How the Internet Affects the Exotic Trade

As you scroll through Tik-Tok, Instagram, Facebook, or other social media platforms, it has become a common norm to see […]

As you scroll through Tik-Tok, Instagram, Facebook, or other social media platforms, it has become a common norm to see exotic animals inside of people’s homes. These animals are typically being forced to do some crazy thing. You might even see famous people holding or petting one of these animals. As a result, this makes a lot of people want to do the exact same thing. In a post that makes these wild animals seem docile and tame, the phrase “I want to pet a(n) (exotic animal)” is normally seen.

When a person thinks of an exotic animal, they normally think of wild cats like tigers or servals, but also dangerous snakes, sugar gliders, or monkeys. An exotic animal is something unusual or rare to have as a pet. People buy these animals to make themselves look interesting or cool. The internet has become a medium for communication and creating connections around the world. This has made the process easier to obtain an exotic animal. Millions of people visit these social media platforms every day and it has caused an increase in demand for exotic animals. People see these videos with animals like tigers, servals, and monkeys doing something unusual or cute. These videos then end up going viral, but at what cost?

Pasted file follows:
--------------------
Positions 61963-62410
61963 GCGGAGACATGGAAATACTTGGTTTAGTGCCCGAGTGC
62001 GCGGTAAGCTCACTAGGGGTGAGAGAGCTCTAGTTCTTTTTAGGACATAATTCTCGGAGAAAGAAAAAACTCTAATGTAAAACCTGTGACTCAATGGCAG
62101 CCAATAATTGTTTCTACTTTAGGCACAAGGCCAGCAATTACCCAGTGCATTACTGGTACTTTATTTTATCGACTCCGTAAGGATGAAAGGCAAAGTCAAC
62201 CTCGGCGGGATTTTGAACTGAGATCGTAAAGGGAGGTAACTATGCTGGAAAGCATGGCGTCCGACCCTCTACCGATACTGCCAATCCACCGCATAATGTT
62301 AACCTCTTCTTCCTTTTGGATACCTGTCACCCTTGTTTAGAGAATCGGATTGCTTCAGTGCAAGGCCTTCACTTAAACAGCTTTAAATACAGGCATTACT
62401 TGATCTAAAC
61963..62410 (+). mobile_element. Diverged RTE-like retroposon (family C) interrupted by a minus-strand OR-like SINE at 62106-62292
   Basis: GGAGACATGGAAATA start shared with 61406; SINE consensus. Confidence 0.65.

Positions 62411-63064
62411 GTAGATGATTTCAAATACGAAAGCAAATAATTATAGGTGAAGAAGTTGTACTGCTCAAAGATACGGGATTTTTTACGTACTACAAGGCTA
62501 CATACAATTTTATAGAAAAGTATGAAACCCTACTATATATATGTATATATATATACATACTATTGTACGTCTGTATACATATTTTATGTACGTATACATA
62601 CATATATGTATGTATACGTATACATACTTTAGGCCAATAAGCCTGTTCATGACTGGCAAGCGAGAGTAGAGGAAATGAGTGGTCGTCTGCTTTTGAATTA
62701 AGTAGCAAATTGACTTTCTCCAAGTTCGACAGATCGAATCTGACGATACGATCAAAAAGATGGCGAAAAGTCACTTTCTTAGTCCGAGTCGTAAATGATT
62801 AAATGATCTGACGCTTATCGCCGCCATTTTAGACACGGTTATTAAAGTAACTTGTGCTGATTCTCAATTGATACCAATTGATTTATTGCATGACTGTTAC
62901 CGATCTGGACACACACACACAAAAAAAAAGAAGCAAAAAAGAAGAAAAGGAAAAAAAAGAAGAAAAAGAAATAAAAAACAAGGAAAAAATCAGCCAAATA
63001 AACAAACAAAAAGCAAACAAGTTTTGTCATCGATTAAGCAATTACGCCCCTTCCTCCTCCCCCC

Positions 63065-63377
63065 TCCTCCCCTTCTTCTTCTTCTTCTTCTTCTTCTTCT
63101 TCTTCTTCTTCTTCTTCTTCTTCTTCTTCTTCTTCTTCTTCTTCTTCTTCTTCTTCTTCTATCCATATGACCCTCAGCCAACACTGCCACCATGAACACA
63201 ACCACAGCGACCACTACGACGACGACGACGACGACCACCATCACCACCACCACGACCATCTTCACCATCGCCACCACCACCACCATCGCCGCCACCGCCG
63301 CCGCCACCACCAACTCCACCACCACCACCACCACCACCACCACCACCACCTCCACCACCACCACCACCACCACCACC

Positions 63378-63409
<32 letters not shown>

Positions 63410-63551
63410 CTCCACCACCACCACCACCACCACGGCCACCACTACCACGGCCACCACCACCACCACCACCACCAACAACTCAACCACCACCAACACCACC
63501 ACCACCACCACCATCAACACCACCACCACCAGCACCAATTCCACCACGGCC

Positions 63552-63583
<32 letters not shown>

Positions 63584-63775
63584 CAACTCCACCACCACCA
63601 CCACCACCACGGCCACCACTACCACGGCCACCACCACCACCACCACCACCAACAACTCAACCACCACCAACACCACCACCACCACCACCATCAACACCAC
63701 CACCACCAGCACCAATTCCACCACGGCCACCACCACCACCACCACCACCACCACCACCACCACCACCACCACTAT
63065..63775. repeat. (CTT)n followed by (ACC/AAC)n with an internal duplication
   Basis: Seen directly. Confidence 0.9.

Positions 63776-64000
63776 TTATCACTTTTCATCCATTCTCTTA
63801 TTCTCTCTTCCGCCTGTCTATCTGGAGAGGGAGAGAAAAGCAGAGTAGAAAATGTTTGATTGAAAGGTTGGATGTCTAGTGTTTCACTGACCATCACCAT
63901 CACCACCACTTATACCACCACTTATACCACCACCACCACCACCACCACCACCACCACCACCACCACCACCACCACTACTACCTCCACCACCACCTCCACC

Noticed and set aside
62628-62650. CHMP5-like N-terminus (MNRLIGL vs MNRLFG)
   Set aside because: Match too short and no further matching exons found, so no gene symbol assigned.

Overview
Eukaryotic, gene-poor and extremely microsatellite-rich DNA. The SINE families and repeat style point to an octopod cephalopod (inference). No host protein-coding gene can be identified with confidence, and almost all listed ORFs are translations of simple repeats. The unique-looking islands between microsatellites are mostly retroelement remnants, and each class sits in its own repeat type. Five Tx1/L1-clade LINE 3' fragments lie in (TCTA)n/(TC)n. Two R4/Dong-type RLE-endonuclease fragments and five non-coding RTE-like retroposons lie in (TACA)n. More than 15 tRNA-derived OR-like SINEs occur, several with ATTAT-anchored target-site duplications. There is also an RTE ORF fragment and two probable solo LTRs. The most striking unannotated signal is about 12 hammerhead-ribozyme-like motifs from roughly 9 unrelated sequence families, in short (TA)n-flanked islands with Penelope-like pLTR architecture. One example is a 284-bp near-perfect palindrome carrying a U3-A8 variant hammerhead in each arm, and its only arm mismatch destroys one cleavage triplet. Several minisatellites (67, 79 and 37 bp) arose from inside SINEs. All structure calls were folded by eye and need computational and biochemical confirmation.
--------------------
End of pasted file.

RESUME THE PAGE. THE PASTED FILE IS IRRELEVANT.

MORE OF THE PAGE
The internet not only gives a platform for owners to share and show off their unique “pet” but it provides a simple and easy way to advertise the sale of those said animals. They end up having little to no concern about getting in any trouble. That is because there is weak enforcement on social media platforms in preventing this behavior and what is being posted. This creates more photos and videos to be posted that can be harming to those exotic animals.

The Study

To see how many of these posts are out there, Born Free USA completed a study in 2016. This study found over 2,000 online classified ads across 4 different websites during a 3-month period from March to June. With all of those ads, the volume of the advertised animals was even more; at least 3,706 individual exotic animals were listed for sale. The locations of these ads were showing sellers in 49 different states. Out of all the animals, the main species listed were primates (603), exotic cats (335), canids (439), and snakes (263). About 55% of the total animals listed were just under a year old.

With this number a little over half, this means exotic pet breeders are forcing these animals to breed over and over again just to produce little ones. Now a lot of these animals were bred in captivity, but there are people who take these animals from the wild just to make more money. Because of this, the wild animal populations have declined at extreme rates. People tend to not want a full-grown animal after it shows its wild tendencies. Animals who are forced into this lifestyle often suffer from abuse and neglect.

So, the next time you see a video of a wild animal living in someone’s home as a “pet”, do some research on that account. I encourage you to always think twice before clicking share to help protect and save these animals. Feel free to visit our website for any more information on what you can do to ensure these animals are out of people’s homes and where they belong! Remember Predators NOT Pets!


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